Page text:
Can The Active Off-Loading Insole Reinvent Care For Plantar Ulcers?
- Volume 16 - Issue 7 - July 2003
- 5587 reads
- 0 comments
With the rate of diabetes cases skyrocketing and the number of lower-limb amputations also on the rise, a new insole may provide hope for those suffering the adverse effects of plantar ulcers. Used in conjunction with the company’s Active Off-Loading Walker (formerly known as the DH Walker), Woundcare Shoes or DH Pressure Relief Shoe, Royce Medical’s Active Off-Loading Insole has been deemed “the platinum solution for healing plantar ulcers.”
Hoping to alleviate some of the pain and trauma associated with treating plantar ulcers, the company set out to provide an “active environment for plantar healing,” absent many of the limitations of a total contact cast.
“I have used the Active Off-Loading Walker and DH shoe with the Off-Loading Insole extensively to facilitate healing neuropathic ulcers and to protect them from repetitive injury and re-ulceration once they are healed. My overall experience has been very good,” says Lawrence Lavery, DPM, an Associate Professor in the Department of Orthopaedics Surgery and Rehabilitation at Loyola University Medical Center.
David G. Armstrong, DPM, concurs. “The quality of offloading that we have experienced with the Royce products, particularly the Active Off-Loading Walker, is equal to or superior to any other offloading device currently available,” notes Dr. Armstrong, a member of the National Board of Directors of the American Diabetes Association.
Reducing Impact Of Shear Forces
Royce Medical had several goals in mind when it created its Active Off-Loading Insole. One stated goal was to manage or reduce the shear forces that can harm the tissues of a granulating wound as well as the entire plantar surface. The creation of hexagonal suspension cells or “ActivHexs” within the insole appear to address the many problems associated with shear forces. Each insole consists of hundreds of ActivHexes that congruently adjoin along the plantar aspect of the foot to create a smooth plantar surface.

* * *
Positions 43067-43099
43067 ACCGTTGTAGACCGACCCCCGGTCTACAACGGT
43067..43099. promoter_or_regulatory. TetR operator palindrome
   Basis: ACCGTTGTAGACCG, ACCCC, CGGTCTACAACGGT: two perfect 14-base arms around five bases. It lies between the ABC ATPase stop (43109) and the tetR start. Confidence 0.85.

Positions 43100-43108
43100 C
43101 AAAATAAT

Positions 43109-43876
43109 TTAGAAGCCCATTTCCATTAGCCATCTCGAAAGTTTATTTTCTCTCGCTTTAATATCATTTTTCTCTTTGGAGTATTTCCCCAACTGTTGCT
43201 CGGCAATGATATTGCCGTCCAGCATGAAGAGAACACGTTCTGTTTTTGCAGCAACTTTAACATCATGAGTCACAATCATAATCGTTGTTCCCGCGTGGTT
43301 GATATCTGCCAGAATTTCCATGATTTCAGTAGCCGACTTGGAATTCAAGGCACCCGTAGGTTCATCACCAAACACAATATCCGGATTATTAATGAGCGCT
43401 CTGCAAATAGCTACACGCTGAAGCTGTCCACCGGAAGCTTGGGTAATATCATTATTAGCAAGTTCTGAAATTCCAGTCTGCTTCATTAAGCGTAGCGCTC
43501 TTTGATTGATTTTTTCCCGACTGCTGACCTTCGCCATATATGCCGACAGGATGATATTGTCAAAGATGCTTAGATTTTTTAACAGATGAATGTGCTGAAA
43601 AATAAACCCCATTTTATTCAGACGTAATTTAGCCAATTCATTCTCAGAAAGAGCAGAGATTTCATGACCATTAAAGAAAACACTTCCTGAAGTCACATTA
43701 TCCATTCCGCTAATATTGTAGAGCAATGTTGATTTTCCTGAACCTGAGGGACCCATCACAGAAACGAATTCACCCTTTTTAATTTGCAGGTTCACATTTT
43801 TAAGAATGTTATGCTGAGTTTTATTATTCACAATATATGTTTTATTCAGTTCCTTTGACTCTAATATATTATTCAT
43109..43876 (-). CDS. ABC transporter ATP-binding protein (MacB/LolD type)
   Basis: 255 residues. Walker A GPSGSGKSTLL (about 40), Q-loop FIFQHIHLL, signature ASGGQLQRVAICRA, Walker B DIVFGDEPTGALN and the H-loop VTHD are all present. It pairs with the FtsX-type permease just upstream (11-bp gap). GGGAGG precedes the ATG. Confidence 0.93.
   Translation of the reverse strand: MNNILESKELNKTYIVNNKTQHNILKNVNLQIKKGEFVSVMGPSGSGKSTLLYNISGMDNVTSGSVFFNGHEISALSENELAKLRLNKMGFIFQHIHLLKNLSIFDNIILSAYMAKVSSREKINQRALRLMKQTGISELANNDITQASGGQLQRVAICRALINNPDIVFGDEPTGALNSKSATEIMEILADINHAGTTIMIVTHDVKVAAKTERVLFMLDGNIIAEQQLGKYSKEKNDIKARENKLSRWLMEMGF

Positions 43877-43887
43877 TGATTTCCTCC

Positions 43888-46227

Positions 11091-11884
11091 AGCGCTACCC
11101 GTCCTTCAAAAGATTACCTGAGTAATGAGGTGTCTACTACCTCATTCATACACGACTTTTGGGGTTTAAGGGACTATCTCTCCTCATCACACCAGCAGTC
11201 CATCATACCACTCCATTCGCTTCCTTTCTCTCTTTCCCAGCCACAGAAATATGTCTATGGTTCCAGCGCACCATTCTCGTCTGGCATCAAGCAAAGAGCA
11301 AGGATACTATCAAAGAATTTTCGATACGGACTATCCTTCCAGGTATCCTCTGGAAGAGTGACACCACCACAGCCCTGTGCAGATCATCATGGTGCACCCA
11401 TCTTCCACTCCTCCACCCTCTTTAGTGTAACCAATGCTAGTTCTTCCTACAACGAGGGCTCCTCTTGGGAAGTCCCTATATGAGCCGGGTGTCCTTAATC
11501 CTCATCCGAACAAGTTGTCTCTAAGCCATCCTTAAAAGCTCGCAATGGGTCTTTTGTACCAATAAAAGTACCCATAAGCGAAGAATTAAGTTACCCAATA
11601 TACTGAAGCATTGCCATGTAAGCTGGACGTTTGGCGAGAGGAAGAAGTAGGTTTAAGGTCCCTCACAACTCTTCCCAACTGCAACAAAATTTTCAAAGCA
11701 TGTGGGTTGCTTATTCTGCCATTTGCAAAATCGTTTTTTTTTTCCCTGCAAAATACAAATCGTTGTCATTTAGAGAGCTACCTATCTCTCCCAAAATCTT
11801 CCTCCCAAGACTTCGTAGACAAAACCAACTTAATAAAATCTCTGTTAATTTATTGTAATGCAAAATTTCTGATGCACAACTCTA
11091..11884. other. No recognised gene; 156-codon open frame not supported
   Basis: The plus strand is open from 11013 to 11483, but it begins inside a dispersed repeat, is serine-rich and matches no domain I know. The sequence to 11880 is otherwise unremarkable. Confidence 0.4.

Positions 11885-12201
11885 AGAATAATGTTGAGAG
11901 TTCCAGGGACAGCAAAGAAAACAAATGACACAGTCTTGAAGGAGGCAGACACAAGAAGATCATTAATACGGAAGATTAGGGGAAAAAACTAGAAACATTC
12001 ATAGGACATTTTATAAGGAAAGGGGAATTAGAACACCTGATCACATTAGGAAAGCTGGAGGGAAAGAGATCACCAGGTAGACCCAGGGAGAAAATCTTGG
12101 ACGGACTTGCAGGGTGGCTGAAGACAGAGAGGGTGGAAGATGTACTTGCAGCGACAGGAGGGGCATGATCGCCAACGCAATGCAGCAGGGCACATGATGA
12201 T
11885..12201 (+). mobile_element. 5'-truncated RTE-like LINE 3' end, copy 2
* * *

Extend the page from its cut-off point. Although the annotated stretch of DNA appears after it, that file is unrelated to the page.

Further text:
According to Dr. Armstrong, “the multilaminar, multidurometer hexagonal plug inlays provide a good deal of robust force redistribution.” The company adds that the ActivHexes collectively respond by swaying independently as much as 10 to 20 degrees in response to shear forces. In essence, each ActivHex conforms to the nuance of the foot, enabling the insole to adjust and redirect shear forces to one or multiple zones in real time.
How The Insole Addresses Specific Areas And Eliminates Uneven Peak Pressures
Uneven weight distribution during the offloading of a granulating wound can have detrimental effects. Whether the wound itself grows or reopens, or secondary damage occurs around the wound perimeter, relieving pressure from adjacent soft tissues is of paramount concern. To address this issue, the Active Off-Loading Insole’s ActivHexes are removable, allowing for site specific offloading.
In addition, using the In-Shoe F-Scan System, Royce was able to demonstrate that its insole creates no additional pressure at the wound perimeter and does not create an edge effect when the ActiveHexes are removed.
Uneven peak pressures exclusive to an individual’s gait pattern occur during ambulation and can create hot spots on the patient’s plantar surface. Royce’s insole helps eliminate this problem through independent suspension delivered by the ActivHexes, which absorb vertical impact and distribute pressure evenly throughout the entire gait phase.
As Dr. Lavery states, “The insole’s proven pressure reduction characteristics are the single most attractive aspect of this product.”
Dr. Armstrong is similarly impressed. “In numerous trials of offloading modalities in our gait laboratory, we have not found a device that can, for all intents and purposes, provide superior pressure offloading. In fact, the Active Off-Loading Walker offloads the foot in the laboratory as well as a total contact cast in most areas of the forefoot,” explains Dr. Armstrong, the Director of Research and Education within the Department of Surgery, Podiatry Section at the Southern Arizona Veterans Affairs Medical Center in Tuscon, Ariz.